Jordan Peele revisits Hollywood legends

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In the deserted landscape of American cinema, torn between the pathological inflation of blockbuster films and the platform-led consolidation, BobJordan Peele’s third feature film, released without fanfare in the middle of summer, delivers euphoria we rarely get lately. It will be enough for him to invest the field of the big Hollywood scene with a real (but not only) aesthetic ambition, to restore even a little confidence in his own destinies. after a blast Get out (2017), followed by we (2019) A more frosty, behind-the-camera comedian accomplishes with Bob A true dream of popular fiction, it melds depth of fiction with epic horizons, revisits Hollywood legends to breathe new life into them, and returns to primal sources of cinematic pleasure and wonder.

Read also: This article is reserved for our subscribers “You can no longer tell stories from the white point of view alone,” director Jordan Peele gives color to great American myths

The film’s success is due first and foremost to very simple, even elementary things, that Hollywood seems to have forgotten: taking the time to set the scene, summon the characters, and prepare a situation in order to explore them all. The possibilities, before you push them to their limits. Story of the BobIt is an untranslatable voice-over that means flaky rejection (“nan”), and revolves around a family of horse trainers, the Haywoods. They work in the film industry and are descendants of the first black immortalized in motion, a knight who appeared astride on popular series on photographic plates by Eadweard Muybridge (horse in motion1878).

No story It is about the Haywoods family of horse trainers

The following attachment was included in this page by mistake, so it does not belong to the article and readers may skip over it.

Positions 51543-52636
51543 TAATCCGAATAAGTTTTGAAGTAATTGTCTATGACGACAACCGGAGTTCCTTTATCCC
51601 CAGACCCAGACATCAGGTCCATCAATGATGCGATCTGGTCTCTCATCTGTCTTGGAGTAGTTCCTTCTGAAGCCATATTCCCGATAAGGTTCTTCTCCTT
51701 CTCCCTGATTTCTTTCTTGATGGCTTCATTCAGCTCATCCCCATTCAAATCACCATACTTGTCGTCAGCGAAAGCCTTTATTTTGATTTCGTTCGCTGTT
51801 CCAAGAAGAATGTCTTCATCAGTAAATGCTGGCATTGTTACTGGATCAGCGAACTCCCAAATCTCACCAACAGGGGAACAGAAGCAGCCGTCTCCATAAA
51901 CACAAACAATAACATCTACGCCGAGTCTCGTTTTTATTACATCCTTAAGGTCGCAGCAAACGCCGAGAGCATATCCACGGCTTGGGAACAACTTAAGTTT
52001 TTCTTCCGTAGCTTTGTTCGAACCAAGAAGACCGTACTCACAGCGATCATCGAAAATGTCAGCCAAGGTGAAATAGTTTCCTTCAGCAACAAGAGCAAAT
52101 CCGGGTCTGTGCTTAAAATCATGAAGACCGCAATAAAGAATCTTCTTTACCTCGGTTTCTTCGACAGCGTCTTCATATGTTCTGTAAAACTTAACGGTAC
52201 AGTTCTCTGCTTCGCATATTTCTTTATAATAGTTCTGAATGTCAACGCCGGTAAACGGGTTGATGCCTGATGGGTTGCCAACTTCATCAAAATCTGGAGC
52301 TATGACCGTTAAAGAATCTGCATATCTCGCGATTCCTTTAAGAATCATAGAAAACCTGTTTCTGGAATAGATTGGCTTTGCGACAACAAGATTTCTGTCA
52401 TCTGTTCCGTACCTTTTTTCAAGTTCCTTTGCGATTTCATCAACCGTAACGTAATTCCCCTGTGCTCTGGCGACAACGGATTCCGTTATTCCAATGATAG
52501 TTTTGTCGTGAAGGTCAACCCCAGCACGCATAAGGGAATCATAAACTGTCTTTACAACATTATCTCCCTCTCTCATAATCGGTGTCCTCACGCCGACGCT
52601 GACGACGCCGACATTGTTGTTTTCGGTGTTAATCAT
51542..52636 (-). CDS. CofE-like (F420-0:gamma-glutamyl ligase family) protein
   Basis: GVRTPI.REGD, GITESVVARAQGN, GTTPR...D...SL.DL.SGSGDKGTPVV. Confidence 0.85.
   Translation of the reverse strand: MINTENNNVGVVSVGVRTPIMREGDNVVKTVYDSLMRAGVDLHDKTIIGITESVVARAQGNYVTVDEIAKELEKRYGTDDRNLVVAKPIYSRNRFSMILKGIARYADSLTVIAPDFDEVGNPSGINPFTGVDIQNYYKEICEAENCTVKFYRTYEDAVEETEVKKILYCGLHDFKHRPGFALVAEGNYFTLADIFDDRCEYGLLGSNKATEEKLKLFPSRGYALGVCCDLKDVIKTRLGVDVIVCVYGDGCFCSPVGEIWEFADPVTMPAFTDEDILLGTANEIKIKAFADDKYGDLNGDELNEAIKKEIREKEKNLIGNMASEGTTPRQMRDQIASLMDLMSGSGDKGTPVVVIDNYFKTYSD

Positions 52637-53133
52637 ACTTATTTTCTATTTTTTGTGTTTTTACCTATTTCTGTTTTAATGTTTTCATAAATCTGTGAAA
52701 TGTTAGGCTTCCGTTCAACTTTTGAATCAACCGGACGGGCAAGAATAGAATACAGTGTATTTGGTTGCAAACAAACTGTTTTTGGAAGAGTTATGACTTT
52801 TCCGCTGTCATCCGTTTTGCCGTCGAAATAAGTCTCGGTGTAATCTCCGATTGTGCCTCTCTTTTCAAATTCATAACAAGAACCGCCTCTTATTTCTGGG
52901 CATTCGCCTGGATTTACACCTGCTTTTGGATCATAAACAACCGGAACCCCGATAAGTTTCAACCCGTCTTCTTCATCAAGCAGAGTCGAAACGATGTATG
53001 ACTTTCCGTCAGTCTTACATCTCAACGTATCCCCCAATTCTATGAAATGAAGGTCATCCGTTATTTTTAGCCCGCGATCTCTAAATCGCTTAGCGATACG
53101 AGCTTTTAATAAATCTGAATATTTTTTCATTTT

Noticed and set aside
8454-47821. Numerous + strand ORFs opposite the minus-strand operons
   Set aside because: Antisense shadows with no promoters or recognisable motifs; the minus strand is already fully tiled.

After the accidental death of their father, OJ (Daniel Kaluya) and sister Emerald (Keke Palmer), the former is an introvert and the latter, quite the opposite, holding the family farm an arm’s length away, in the small town of Agua Dulce, on the edge of the California desert. Due to an apparent lack of conviction, they lose the last decade still binding on the film’s sets. Sadly, OJ sells one of his newest monsters to the local “Western” amusement park, run by Joby (Stephen Yeon), a former child star of sitcoms turned entertainment cowboy.

One evening, OJ surreptitiously saw in the sky what looked like a flying saucer. Brother and sister sniff an opportunity here: If they can snap a usable photo for TV (ideally for the Oprah Winfrey talk show), fame and fortune will come in handy. They enlist the services of a technician, Angel (Brandon Perea), who supplies the farm with a battery of surveillance cameras, as well as Antlers Holst (Michael Wincott), the chief operator who specializes in extreme conditions photography. The four of them set up a small commando, but soon realized that the “thing,” camouflaged behind a motionless cloud, sometimes causes violent tornadoes, is not exactly a flying object.

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